The Cream will rise. Another mammoth day of rallying in the outback on Friday on the run from Broken Hill in far western New South Wales, south to Renmark in South Australia, crossing a time zone on the way.
Leaving the famous town with street names such as Oxide, Sulphide and Chloride Street and in to sandy terrain for the first time, our crews had a 50 kilometre stage before a service break at the Coombah roadhouse. As the crews arrived it didn’t take long to work out that the thoughts of anyone backing off to hold their position were misplaced. Indeed, anyone who did, with the exception of the leaders Travis/Travis would be shuffled down the order without apology. Continue reading
Welcome relief at the COT. Crews, including the tireless service crews on the classic outback trial, enjoyed a quiet day around Broken Hill where 4 stages were contested in the morning. Finish of the day was before Noon at the Silverton Hotel, around 20 km out of Broken Hill, the birthplace of Broken Hill Proprietary Limited. Indeed, it was in the ruins of the original Hotel, just beside the current Hotel where the instrument was signed to wind up the original company and form the new company which evolved in to the biggest mining company in the world. Today was also event photographer Ian Smith’s birthday. Happy birthday Ian. Continue reading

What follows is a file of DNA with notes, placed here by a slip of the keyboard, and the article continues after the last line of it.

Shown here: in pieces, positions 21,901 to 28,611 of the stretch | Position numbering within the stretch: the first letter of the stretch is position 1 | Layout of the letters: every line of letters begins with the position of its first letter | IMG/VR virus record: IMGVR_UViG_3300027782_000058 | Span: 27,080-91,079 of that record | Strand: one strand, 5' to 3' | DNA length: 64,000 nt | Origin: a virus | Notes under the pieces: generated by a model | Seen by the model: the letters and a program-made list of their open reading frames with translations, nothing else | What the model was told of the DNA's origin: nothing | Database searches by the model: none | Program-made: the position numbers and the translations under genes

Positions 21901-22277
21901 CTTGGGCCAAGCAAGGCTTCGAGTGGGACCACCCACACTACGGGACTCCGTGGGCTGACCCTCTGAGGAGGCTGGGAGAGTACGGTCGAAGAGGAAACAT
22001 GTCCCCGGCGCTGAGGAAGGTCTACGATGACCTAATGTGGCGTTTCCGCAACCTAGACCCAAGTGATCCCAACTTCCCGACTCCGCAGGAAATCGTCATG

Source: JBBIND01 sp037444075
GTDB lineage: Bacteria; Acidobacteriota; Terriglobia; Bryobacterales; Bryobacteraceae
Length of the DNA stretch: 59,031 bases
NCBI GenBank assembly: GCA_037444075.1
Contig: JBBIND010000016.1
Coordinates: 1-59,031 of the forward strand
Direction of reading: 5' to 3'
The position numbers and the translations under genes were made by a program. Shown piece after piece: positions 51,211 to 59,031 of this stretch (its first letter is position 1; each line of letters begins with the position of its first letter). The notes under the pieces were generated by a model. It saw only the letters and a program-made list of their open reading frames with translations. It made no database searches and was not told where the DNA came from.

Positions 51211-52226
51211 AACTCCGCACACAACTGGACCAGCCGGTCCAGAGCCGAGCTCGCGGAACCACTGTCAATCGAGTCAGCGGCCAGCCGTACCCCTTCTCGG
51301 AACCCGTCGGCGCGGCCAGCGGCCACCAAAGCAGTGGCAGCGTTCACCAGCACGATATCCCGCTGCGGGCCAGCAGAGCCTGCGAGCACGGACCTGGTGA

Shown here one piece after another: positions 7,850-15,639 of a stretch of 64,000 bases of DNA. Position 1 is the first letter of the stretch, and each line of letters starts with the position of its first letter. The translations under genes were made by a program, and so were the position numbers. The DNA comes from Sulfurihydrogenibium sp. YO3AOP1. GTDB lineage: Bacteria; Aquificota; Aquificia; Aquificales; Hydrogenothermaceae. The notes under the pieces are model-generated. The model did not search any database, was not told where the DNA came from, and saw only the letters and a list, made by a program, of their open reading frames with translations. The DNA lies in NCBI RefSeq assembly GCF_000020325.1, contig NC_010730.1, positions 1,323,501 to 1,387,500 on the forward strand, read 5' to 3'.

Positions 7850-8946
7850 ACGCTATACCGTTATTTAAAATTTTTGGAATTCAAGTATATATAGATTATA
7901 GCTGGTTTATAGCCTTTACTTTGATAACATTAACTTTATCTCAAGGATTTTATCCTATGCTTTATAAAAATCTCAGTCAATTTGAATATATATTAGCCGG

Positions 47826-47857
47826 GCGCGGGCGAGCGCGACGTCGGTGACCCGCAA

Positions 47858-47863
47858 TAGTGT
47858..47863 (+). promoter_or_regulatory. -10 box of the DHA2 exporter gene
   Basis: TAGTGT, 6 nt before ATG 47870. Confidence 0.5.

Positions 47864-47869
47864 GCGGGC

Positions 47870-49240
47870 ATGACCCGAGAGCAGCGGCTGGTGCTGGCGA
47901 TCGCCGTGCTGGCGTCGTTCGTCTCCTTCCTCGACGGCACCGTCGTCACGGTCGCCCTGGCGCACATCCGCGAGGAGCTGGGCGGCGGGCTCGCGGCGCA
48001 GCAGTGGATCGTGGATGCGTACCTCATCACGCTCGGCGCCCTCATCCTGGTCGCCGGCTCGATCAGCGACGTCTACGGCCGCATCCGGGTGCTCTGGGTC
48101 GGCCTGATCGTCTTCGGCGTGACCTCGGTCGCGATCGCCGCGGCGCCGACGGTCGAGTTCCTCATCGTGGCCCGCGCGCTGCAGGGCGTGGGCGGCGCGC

Moving day at the COT. The fourth day of the Classic Outback Trial has provided the first day where the leading crews incorporated some real strategy into their days rallying.
This is a long event and although there are still 3 days to go, it’s clear the front runners have their eyes on a bottle of champagne at Angove Winery in Renmark on Saturday afternoon. For the first time in the event, “hopes” of the previous days were replaced with “possibilities” at the Ivanhoe start. Crews would use the longest day of the event to set themselves up for the remaining days and the finish in Renmark.
In the service park too, the relaxed atmosphere of previous days was replaced with a sense of drama and tension. At every service rendezvous the service crews of the leading cars each noted the condition of their opposition. Don’t get me wrong, the strong sense of camaraderie is still there with crews lending other crews parts and even repairing each other’s service trailers on the side of the road. Continue reading